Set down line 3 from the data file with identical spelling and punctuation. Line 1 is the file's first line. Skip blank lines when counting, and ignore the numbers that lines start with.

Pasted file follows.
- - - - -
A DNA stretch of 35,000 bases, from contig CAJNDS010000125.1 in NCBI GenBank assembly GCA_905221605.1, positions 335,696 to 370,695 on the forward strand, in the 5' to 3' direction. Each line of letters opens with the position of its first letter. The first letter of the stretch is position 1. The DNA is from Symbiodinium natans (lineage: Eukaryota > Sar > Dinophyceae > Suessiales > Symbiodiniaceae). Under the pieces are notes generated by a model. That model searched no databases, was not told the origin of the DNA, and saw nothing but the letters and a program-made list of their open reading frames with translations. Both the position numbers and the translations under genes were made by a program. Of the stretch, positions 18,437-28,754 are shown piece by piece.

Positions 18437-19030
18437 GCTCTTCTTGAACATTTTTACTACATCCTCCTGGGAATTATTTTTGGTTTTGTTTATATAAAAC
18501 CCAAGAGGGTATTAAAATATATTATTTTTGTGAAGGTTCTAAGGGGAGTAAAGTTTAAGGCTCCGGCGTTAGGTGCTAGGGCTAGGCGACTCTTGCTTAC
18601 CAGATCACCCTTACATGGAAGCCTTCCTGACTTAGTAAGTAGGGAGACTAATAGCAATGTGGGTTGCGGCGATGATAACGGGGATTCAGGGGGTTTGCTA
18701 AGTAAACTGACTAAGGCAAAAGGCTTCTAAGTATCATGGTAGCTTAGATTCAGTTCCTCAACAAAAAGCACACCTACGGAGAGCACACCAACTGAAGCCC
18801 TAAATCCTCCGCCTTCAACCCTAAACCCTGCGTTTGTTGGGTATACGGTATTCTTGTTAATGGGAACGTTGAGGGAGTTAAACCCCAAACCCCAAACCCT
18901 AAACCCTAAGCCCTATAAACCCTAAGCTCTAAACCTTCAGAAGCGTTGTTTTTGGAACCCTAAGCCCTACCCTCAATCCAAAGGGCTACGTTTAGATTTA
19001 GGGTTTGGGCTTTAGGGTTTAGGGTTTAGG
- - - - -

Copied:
18437 GCTCTTCTTGAACATTTTTACTACATCCTCCTGGGAATTATTTTTGGTTTTGTTTATATAAAAC